I’m doing a lot of reading and research and work with many other researchers who deal with natural disasters and there are suggestions that perhaps natural disasters may have influenced those ideas too. Obviously, ancient people must have gone through many disasters. Experiencing such disasters, some survivors may have believed the world was coming to an end. Because in antiquity, of course, they couldn’t really assess the magnitude of natural disasters: a large scale disaster could easily have appeared to some like the end of the world.
But, even though that may have been an influence, I still think that any philosophy or religion that does not include a quick creation does not necessarily include the end of the world. That is confirmed if you look at the Greek philosophers, like Aristotle for example, who didn’t believe in creation and thought that the world was infinite; the world has always existed and it will go on existing forever.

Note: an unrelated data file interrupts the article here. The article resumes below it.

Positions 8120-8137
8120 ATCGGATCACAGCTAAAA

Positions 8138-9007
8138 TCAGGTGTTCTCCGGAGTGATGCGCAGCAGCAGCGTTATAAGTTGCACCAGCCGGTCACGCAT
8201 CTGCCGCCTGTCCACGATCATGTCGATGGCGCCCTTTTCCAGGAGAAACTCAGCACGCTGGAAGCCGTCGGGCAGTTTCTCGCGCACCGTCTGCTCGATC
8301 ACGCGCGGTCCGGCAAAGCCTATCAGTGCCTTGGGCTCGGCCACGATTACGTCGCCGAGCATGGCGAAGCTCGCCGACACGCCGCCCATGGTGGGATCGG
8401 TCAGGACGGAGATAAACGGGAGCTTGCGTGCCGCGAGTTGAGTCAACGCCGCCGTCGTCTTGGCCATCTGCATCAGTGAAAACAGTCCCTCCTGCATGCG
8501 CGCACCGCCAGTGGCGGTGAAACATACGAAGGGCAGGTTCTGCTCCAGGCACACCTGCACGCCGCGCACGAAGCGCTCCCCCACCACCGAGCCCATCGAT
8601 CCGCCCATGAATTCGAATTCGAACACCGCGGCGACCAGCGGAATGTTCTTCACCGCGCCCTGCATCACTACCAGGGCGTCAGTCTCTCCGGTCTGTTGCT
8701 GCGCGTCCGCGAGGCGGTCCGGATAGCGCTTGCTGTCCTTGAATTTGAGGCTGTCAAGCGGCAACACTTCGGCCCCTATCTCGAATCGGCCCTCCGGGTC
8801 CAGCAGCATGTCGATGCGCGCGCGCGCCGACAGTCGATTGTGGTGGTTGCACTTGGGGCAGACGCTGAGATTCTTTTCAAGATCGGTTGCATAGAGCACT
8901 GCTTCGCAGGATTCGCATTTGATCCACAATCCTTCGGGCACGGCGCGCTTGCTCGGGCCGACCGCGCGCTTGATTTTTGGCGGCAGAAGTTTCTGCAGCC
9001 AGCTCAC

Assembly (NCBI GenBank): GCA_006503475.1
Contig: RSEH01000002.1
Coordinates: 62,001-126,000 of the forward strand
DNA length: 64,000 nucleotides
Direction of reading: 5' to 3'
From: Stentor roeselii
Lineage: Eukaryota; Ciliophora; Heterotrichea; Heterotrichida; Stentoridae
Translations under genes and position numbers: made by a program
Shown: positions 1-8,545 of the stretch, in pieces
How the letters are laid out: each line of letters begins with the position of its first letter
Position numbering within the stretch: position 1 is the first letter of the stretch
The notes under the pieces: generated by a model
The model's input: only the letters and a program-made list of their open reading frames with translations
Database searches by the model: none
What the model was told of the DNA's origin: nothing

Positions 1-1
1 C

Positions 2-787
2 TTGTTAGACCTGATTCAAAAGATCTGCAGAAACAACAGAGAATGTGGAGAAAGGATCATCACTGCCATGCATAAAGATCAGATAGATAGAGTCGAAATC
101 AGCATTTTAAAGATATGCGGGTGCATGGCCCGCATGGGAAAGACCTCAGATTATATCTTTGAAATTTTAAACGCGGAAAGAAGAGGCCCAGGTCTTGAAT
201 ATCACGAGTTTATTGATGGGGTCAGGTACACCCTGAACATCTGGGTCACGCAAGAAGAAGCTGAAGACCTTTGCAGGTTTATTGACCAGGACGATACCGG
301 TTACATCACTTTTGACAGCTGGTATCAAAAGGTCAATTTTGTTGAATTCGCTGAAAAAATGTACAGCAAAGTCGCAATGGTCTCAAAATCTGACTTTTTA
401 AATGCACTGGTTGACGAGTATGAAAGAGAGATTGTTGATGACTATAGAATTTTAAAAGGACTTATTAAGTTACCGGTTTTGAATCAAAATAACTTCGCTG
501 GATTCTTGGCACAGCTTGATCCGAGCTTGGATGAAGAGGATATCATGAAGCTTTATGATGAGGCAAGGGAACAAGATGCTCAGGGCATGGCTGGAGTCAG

If something isn’t created then you can’t really destroy it. So, the very idea that we live in a created world almost automatically implies that it could be destroyed by the same force. And, to be quite honest, modern cosmologists are just as divided as to whether we live in an infinitive world or a finite world as the ancient Greek philosophers were. We can observe much more than the ancient Greeks but we still don’t know what lies beyond what we can observe.
John Reppion: I suppose, in terms of the perception of the general public, the Big Bang theory is the most widely believed idea of creation (even if people don’t really understand it). So, do you think that instant creation in that sense also makes the idea of the end more believable to a lot of people?